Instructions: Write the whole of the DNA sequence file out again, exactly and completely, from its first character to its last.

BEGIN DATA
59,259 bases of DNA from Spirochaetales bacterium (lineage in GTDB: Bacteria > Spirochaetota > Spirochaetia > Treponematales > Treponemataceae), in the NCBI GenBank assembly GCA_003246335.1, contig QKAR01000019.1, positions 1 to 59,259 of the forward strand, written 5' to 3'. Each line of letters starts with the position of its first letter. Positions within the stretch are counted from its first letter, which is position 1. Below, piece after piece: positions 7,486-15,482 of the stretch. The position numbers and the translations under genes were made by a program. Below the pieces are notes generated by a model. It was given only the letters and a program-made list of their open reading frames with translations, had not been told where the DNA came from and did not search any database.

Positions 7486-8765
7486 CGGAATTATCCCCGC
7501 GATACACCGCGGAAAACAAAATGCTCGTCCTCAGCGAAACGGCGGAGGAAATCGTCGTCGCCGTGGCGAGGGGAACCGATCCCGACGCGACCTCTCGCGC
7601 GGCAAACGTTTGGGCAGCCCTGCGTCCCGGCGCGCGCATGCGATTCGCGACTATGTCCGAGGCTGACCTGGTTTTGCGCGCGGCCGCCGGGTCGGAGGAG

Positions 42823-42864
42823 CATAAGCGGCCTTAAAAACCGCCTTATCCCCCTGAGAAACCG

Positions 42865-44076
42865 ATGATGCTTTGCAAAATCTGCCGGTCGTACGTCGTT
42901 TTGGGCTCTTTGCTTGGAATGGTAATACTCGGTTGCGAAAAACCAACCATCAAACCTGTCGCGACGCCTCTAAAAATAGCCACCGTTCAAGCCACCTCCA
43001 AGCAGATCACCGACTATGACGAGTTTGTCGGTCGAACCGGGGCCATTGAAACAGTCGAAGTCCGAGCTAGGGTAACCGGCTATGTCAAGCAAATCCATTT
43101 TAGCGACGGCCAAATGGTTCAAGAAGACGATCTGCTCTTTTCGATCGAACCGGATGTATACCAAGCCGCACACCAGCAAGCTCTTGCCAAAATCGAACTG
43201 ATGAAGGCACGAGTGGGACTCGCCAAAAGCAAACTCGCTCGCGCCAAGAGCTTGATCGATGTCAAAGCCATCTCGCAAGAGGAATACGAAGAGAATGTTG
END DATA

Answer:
59,259 bases of DNA from Spirochaetales bacterium (lineage in GTDB: Bacteria > Spirochaetota > Spirochaetia > Treponematales > Treponemataceae), in the NCBI GenBank assembly GCA_003246335.1, contig QKAR01000019.1, positions 1 to 59,259 of the forward strand, written 5' to 3'. Each line of letters starts with the position of its first letter. Positions within the stretch are counted from its first letter, which is position 1. Below, piece after piece: positions 7,486-15,482 of the stretch. The position numbers and the translations under genes were made by a program. Below the pieces are notes generated by a model. It was given only the letters and a program-made list of their open reading frames with translations, had not been told where the DNA came from and did not search any database.

Positions 7486-8765
7486 CGGAATTATCCCCGC
7501 GATACACCGCGGAAAACAAAATGCTCGTCCTCAGCGAAACGGCGGAGGAAATCGTCGTCGCCGTGGCGAGGGGAACCGATCCCGACGCGACCTCTCGCGC
7601 GGCAAACGTTTGGGCAGCCCTGCGTCCCGGCGCGCGCATGCGATTCGCGACTATGTCCGAGGCTGACCTGGTTTTGCGCGCGGCCGCCGGGTCGGAGGAG

Positions 42823-42864
42823 CATAAGCGGCCTTAAAAACCGCCTTATCCCCCTGAGAAACCG

Positions 42865-44076
42865 ATGATGCTTTGCAAAATCTGCCGGTCGTACGTCGTT
42901 TTGGGCTCTTTGCTTGGAATGGTAATACTCGGTTGCGAAAAACCAACCATCAAACCTGTCGCGACGCCTCTAAAAATAGCCACCGTTCAAGCCACCTCCA
43001 AGCAGATCACCGACTATGACGAGTTTGTCGGTCGAACCGGGGCCATTGAAACAGTCGAAGTCCGAGCTAGGGTAACCGGCTATGTCAAGCAAATCCATTT
43101 TAGCGACGGCCAAATGGTTCAAGAAGACGATCTGCTCTTTTCGATCGAACCGGATGTATACCAAGCCGCACACCAGCAAGCTCTTGCCAAAATCGAACTG
43201 ATGAAGGCACGAGTGGGACTCGCCAAAAGCAAACTCGCTCGCGCCAAGAGCTTGATCGATGTCAAAGCCATCTCGCAAGAGGAATACGAAGAGAATGTTG